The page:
SALT LAKE CITY — Halfway through her Mormon mission, Sariah Warnick had to stop being what she was: a missionary.
No more knocking on doors in a quixotic quest for converts. No more handing out pamphlets on the street. No more doctrinal discussions about prayer, prophets or priesthood.
In fact, in a move as symbolic as it was mandatory, “Sister Warnick” could not wear her iconic black nametag identifying her as a missionary for The Church of Jesus Christ of Latter-day Saints.
Although she remained every bit the missionary on the inside, on the outside this perky proselytizer from Provo was now officially a “volunteer” serving in the Utah-based faith’s Russia Samara Mission.
Why the change? A year ago this month, Russian President Vladimir Putin signed a stringent anti-terrorism law that severely limited outreach by any religions, save for the Russian Orthodox Church.
Moscow’s strong arm not only tied the hands of youthful Mormons serving across Russia but those of Jehovah’s Witnesses, Baptists and Buddhists, Muslims and Mennonites, Seventh-day Adventists and Scientologists.
Built on a fear of foreigners, the Yarovaya Law, as it is known, forbids “preaching, praying, disseminating religious materials, and even answering questions about religion outside of officially designated sites,” according to a 2017 report by the U.S. Commission on International Religious Freedom.
The clampdown “effectively criminalized all private religious speech not sanctioned by the state,” the report says.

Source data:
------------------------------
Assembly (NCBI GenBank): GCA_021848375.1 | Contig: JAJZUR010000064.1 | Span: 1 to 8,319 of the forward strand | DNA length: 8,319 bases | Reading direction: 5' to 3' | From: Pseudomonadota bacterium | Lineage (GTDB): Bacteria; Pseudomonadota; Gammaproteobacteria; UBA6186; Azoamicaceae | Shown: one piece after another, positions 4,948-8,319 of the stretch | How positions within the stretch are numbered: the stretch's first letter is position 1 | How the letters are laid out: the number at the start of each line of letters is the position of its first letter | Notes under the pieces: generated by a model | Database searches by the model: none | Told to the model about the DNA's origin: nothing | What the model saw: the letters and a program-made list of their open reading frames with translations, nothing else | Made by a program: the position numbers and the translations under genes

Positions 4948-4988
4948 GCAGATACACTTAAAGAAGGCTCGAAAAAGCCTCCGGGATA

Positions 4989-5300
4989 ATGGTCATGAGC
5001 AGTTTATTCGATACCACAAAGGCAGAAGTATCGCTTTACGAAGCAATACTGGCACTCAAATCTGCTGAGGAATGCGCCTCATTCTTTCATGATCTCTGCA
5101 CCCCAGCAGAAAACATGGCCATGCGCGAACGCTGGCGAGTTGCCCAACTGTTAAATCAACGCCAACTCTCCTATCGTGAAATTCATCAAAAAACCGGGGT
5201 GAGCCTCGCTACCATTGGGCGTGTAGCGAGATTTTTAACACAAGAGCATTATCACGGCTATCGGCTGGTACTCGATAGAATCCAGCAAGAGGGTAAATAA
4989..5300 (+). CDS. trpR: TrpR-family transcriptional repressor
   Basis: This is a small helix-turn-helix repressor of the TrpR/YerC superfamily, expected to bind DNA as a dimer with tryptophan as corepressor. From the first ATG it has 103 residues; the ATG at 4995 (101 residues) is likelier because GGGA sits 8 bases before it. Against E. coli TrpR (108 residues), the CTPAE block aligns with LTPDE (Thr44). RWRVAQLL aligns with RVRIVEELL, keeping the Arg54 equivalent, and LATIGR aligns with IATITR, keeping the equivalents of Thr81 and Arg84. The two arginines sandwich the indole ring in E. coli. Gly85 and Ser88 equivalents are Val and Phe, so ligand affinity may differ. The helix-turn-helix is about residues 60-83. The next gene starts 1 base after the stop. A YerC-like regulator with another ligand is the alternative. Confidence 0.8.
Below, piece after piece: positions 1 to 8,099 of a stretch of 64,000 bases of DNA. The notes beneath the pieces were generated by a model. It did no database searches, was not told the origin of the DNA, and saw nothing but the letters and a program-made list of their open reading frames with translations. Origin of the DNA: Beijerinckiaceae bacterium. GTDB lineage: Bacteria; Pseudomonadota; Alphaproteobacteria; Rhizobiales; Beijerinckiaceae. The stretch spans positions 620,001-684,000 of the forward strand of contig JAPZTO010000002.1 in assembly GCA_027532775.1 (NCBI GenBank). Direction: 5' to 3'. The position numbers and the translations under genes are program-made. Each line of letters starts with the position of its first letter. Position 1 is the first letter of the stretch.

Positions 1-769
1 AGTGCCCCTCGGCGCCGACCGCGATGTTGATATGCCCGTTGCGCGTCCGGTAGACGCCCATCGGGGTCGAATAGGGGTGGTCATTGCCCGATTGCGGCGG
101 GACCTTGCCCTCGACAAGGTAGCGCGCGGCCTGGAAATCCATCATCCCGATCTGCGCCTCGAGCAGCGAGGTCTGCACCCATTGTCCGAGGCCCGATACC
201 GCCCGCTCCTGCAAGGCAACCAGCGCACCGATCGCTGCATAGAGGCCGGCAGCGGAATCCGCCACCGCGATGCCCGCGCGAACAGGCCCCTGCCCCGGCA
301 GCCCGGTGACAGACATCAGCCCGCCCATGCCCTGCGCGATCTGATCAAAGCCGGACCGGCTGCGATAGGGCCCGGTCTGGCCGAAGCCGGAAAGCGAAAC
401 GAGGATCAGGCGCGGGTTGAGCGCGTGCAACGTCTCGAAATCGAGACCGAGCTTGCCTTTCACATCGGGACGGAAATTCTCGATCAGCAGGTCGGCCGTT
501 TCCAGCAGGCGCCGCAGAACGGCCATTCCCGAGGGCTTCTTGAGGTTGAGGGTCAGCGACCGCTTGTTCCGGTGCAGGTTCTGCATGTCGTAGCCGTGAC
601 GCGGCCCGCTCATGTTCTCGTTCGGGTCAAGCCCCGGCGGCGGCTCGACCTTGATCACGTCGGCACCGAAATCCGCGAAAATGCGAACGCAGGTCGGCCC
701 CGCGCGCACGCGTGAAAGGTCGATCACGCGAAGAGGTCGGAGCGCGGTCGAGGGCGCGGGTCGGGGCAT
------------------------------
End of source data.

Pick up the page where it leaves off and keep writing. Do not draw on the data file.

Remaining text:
But no one is paying more attention to the law’s fallout than top Mormon brass more than 5,500 miles away in Salt Lake City.
Earlier this month, the Utah-based faith reduced its missions in the country to cover Russia’s vast landscape and support the 25,000 members there (amid an overall population of 144 million).
Members and volunteers (formerly known as missionaries) carefully heed the government’s decree. A few volunteers have been accused of illegal proselytizing, though no official action was taken against them.
“While we don’t always agree with the restrictions or regulations placed on our volunteers and missionaries,” said LDS Church spokesman Doug Andersen, “we always abide by those rules and teach our volunteers and missionaries to do so as well.”
Indeed, one of Mormonism’s Articles of Faith declares that Latter-day Saints believe in “being subject to kings, presidents, rulers, and magistrates, in obeying, honoring, and sustaining the law.”
That hardly keeps top LDS leaders from worrying about their Russian flock and American-born volunteers or from wondering: “Could our church face the same fate as the Jehovah’s Witnesses?”
A superpower falls, a door opens
Though early LDS missionaries made short forays into Russia in the 19th and early-20th centuries, Mormonism didn’t really get a foothold until the early 1990s.
That’s when Russia officially recognized the church, timed to coincide with the Mormon Tabernacle Choir performance in Moscow’s famed Bolshoi Theater.
By the end of 1991, the atheistic Soviet Union had collapsed, and citizens long deprived of openly practicing their faith began asserting their religious identity — mostly in the long-suppressed Russian Orthodox Church, now closely associated with Russian nationalism.
At the same time, many evangelicals and other missionaries saw the opening and sprinted across the globe to the land of their former enemies, seeing Russia as fertile ground for converts and creating competition for souls between Orthodoxy and the newcomers.
Mormonism, though much smaller and lesser known than other faiths, was among the sprinters.
“To the extent that Russians even know the LDS Church,” said Elizabeth Clark, a law professor at LDS Church-owned Brigham Young University, “they tend to group it with Protestant beliefs or know only the references to Mormons in Sir Arthur Conan Doyle’s works.”
And native believers, she added, view all Protestant religions as “new and nontraditional, even though some have been in the country since the early 1700s.”